KJIPUKTUK (Halifax) – A bitterly cold wind swept down Almon Street in Halifax today when I arrived at the picket line at Halifax’s main postal plant. But the 40 or so picketers seemed to take it in stride; almost all were wearing navy blue Canada Post gore-tex jackets or parkas with the post office logo on the sleeves and gloves. The Canadian Union of Postal Workers (CUPW) strike signs were twisting around the picketers’ necks, and it was pretty hard to hold signs up for the motorists driving by.
The café across the road was doing a brisk business in take-out double-doubles. But there were no deck chairs or folding tables – this is a serious picket line which blocked anything from going in or out of the plant.
I spoke with one woman, a truck driver, who had worked at Canada Post for 28 years. “It’s a long time,” she said. “I once was a letter carrier, but I couldn’t do the work any longer – it’s such a hard job. And I hear we just got the contract for Toys are Us!” She groaned.
With the volume of boxes and packages from online shopping growing by the month, letter carriers are carrying more heavy and awkward parcels than ever before. It is very hard on carriers’ backs. They are also carrying fat, heavy, glossy catalogues from retailers such as IKEA and Canadian Tire, as well as flyers and letters.
“They want to contract out the work, not have full-time well paid jobs,” one CUPW member told me. “They need more of us because of the huge volume of boxes and packages, but Canada Post is not hiring permanent full time workers.”
She told me once upon a time, letter carriers started work at 6.30 am with sorting their mail and were finished their deliveries by 3 pm. Not anymore. While there is an early shift, more and more CUPW members are starting as late as noon – which means they have to deliver mail – sometimes to up to 2000 addresses daily — till about 8 pm. In fall and winter, they are walking alone, in the dark, often on treacherous streets to deliver the mail.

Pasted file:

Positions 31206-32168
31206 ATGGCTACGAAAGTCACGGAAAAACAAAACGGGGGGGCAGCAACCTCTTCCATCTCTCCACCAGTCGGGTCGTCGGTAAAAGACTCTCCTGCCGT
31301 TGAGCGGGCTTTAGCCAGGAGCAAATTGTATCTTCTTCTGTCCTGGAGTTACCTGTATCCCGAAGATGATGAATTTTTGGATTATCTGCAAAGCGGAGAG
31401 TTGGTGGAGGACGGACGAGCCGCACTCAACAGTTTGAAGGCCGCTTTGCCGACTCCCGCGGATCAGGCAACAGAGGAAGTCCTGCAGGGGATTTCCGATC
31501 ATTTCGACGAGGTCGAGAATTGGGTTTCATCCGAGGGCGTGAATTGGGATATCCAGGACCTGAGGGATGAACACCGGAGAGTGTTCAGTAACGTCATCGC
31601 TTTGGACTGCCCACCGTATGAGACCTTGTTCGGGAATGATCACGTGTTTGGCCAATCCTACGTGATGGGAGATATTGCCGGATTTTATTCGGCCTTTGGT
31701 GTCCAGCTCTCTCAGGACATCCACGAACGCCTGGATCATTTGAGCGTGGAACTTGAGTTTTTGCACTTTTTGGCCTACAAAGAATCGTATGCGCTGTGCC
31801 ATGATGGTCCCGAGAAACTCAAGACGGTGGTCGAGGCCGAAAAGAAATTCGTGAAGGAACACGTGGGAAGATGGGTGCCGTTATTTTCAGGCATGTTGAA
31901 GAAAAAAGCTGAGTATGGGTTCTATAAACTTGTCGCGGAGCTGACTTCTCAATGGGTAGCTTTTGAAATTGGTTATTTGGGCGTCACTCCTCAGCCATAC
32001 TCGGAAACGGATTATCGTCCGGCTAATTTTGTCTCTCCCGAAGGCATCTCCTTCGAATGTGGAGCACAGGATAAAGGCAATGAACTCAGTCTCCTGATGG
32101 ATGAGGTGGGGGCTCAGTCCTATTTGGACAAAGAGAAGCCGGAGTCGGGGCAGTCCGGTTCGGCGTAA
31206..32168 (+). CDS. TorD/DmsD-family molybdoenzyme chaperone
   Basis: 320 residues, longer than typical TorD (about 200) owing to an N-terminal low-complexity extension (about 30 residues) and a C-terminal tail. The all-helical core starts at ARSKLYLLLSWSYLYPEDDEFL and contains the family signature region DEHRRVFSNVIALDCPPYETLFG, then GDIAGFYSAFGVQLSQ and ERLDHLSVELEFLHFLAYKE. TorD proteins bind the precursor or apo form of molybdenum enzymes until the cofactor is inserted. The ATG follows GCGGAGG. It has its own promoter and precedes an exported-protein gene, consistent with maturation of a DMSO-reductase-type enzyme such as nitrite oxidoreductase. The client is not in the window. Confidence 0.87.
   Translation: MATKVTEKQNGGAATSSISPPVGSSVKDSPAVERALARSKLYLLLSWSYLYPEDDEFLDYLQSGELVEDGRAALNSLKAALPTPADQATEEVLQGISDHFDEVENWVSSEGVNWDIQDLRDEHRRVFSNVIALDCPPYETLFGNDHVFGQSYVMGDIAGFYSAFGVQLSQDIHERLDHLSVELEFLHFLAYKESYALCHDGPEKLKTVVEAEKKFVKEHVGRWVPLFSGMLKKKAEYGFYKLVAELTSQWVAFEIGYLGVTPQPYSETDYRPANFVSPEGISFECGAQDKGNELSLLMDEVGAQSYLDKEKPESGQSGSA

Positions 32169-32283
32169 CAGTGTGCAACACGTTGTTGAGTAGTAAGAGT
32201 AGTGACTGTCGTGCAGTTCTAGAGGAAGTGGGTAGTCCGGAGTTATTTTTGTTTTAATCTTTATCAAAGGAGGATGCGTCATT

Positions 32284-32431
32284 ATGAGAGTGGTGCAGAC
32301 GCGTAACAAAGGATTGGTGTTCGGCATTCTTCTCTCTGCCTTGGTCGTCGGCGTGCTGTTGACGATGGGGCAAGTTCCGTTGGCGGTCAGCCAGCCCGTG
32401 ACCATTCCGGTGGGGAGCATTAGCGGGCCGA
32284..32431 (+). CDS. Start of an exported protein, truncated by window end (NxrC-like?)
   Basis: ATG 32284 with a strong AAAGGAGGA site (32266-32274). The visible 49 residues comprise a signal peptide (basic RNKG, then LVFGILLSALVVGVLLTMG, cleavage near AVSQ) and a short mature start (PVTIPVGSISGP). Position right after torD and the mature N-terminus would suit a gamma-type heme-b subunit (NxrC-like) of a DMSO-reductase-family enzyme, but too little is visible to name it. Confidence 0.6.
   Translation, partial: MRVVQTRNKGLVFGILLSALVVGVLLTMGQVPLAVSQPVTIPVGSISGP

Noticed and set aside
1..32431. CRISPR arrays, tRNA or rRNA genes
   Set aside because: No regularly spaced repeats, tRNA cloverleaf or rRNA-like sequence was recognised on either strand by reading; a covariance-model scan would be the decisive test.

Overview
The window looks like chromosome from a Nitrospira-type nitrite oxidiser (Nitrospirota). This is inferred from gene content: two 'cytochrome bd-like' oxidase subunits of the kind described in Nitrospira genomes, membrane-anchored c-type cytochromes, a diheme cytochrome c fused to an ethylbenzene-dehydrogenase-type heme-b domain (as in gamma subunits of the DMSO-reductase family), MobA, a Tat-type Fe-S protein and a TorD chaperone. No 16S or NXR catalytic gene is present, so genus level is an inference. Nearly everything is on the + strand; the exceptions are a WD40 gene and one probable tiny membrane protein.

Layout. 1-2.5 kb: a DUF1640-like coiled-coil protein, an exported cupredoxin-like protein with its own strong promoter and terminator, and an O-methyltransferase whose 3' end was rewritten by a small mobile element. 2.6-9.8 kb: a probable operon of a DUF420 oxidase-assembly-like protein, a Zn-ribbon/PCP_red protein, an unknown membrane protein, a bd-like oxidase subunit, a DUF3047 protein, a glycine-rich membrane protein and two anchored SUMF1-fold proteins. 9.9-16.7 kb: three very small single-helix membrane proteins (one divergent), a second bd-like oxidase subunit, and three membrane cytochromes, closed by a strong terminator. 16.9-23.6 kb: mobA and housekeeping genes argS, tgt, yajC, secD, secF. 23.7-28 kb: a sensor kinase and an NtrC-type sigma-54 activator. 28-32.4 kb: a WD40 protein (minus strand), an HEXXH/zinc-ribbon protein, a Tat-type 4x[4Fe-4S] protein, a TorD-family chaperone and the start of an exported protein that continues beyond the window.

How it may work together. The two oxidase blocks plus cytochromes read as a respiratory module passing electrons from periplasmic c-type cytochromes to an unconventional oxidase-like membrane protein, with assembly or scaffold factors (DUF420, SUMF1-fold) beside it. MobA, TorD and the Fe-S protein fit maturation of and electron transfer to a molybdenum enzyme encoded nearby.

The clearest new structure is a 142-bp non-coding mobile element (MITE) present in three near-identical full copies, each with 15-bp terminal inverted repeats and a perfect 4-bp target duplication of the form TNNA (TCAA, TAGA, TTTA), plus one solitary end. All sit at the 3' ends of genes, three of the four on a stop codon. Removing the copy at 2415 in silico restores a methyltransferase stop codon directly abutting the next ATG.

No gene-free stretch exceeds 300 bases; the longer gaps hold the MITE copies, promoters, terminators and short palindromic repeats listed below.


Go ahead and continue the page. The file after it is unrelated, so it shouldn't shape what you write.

“The number of injured members is off the scale,” another CUPW member told me, “We’re only human but management is inhumane. “
Another important issue is the rural and suburban mail carriers, or RSMCs. For years the 8,000 mainly female rural carriers across the country have been paid about 25% less than their counterparts in cities and suburbs. In a pay equity settlement decided exactly one month ago today, the arbitrator ruled that there should be pay parity and equal benefits between the rural and the urban/suburban letter carriers. Most of the urban/suburban carriers are male. That means a pay hike for the rural carriers from $19.73 to $25.95 an hour retroactive to 2016.
While on paper, nearly $26 an hour looks good, and it works out to over $50,000 a year, consider this:
In 2016, according to the Canadian Centre for Policy Alternatives Nova Scotia, the “living wage” in Halifax was set at $19.17 an hour; in Antigonish it was $17.30 an hour. Toronto’s living wage was $18.52 an hour. In 2018, the living wage in Vancouver rose to $20.91 an hour. The Living Wage is the amount needed for a family of four with two parents working full-time at this hourly rate to pay for necessities, support the healthy development of their children, escape severe financial stress and participate in the social, civic and cultural lives of their communities.
How many two-parent families actually earn two Living Wage salaries? How many single parents earn even one Living Wage? Instead, across the country, minimum wage is set very low. Employers often pay wages based on their province’s minimum wage. That means hundreds of thousands of Canadians earn a couple of dollars more than $12.65 an hour BC, $14.00 an hour in Ontario, or $11 an hour in Nova Scotia. Nova Scotia has the lowest minimum wage in Canada.
The fact that CUPW fights for just wages, better benefits, pay equity, safe work and against bullying in the workplace helps us all.
Judy Haiven is founding member of Equity Watch. She retired from teaching Industrial Relations at the Sobey School of Business at Saint Mary’s University.
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